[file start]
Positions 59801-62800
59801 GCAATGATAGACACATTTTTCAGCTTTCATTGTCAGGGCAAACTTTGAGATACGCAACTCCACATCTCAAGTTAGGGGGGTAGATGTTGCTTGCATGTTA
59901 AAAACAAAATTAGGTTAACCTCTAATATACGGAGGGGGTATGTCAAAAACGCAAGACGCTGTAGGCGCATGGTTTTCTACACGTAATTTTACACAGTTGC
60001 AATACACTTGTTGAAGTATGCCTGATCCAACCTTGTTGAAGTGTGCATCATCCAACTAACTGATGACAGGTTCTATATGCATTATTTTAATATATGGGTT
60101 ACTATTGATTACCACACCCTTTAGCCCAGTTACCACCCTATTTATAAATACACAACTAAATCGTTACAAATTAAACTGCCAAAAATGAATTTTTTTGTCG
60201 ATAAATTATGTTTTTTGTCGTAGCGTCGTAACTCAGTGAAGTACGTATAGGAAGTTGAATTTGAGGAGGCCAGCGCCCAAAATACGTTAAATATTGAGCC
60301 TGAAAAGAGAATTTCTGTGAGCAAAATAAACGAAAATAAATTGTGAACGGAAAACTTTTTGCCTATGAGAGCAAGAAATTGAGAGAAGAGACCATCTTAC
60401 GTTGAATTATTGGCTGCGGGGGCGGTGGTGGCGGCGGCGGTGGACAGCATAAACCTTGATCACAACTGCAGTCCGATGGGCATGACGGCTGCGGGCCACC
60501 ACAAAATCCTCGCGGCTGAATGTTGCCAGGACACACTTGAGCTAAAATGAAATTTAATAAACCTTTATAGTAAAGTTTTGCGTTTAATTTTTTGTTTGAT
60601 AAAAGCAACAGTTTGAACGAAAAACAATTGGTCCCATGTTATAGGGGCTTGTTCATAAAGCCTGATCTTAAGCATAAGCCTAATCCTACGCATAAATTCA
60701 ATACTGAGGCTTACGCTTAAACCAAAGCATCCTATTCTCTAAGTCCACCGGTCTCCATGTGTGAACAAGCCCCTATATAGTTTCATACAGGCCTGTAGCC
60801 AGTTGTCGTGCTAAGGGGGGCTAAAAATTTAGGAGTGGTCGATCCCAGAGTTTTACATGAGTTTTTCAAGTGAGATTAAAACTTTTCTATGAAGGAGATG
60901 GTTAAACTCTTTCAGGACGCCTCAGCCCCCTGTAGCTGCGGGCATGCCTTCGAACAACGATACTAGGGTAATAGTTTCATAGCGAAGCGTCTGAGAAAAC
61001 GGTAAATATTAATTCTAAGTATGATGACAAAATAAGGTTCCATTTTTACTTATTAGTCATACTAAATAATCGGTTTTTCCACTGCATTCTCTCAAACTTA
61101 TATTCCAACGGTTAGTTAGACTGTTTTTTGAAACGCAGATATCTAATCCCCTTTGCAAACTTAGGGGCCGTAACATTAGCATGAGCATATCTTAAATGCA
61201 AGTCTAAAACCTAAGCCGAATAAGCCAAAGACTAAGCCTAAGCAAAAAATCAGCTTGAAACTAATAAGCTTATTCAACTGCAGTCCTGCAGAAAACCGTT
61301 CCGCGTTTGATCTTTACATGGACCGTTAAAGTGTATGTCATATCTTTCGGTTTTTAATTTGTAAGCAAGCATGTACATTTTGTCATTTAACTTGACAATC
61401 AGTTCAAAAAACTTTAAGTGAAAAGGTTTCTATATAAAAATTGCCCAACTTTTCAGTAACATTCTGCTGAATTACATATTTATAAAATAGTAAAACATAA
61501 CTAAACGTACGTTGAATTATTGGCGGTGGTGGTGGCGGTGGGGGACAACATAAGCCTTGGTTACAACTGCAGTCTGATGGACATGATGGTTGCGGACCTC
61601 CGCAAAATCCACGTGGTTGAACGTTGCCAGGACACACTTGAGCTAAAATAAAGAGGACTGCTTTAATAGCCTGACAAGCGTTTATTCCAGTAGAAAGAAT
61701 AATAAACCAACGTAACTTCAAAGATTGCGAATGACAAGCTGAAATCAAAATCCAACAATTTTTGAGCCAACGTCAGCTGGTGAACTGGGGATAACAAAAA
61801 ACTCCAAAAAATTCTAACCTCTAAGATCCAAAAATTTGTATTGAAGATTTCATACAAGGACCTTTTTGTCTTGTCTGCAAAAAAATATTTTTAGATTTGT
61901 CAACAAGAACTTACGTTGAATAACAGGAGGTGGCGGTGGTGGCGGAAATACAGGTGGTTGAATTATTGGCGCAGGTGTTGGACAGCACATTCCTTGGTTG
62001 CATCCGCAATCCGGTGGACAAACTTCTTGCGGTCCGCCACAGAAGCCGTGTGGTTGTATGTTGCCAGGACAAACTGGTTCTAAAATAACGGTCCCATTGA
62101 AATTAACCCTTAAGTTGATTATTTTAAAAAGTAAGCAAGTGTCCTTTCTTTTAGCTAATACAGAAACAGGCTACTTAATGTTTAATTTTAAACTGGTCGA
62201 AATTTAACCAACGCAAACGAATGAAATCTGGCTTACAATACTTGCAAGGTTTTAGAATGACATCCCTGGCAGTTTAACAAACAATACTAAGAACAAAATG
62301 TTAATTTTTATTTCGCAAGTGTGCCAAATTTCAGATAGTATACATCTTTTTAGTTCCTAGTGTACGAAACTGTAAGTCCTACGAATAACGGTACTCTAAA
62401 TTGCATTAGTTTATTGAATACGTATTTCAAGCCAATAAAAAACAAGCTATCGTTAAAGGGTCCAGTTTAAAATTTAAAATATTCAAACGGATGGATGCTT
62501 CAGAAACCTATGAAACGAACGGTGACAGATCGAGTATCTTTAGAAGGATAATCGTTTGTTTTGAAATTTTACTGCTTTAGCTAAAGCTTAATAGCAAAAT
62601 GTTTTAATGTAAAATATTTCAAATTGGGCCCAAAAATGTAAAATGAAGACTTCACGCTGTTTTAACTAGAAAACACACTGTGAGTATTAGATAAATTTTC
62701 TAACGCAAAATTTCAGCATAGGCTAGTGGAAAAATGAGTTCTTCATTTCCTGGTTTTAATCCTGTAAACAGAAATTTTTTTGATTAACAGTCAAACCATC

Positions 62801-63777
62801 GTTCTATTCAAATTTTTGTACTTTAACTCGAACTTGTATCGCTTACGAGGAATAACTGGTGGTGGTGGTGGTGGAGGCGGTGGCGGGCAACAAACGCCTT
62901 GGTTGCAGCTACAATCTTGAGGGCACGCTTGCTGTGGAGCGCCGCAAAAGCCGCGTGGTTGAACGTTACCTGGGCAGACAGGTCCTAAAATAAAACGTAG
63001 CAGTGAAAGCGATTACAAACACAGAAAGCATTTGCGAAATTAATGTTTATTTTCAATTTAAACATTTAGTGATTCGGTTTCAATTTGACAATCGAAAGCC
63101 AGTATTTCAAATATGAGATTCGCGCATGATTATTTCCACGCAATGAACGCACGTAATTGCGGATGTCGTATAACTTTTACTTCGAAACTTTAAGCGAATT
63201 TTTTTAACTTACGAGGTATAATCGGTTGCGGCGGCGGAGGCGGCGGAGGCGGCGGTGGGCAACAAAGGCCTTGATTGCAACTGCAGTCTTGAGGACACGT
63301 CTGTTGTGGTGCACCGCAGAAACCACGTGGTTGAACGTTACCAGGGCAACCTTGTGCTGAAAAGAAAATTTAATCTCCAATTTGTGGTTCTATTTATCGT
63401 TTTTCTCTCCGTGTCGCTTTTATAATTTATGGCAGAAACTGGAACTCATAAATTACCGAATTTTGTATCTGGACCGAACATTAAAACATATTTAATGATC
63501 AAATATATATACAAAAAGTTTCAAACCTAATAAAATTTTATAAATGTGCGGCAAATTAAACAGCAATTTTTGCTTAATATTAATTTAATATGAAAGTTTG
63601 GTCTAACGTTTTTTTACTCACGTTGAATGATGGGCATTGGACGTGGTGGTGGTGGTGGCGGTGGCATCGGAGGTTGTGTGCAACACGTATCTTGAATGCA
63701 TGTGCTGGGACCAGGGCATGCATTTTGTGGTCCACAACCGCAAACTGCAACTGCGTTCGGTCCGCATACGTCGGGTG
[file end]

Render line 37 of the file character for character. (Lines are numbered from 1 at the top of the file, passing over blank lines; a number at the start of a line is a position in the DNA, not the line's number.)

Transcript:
63201 TTTTTAACTTACGAGGTATAATCGGTTGCGGCGGCGGAGGCGGCGGAGGCGGCGGTGGGCAACAAAGGCCTTGATTGCAACTGCAGTCTTGAGGACACGT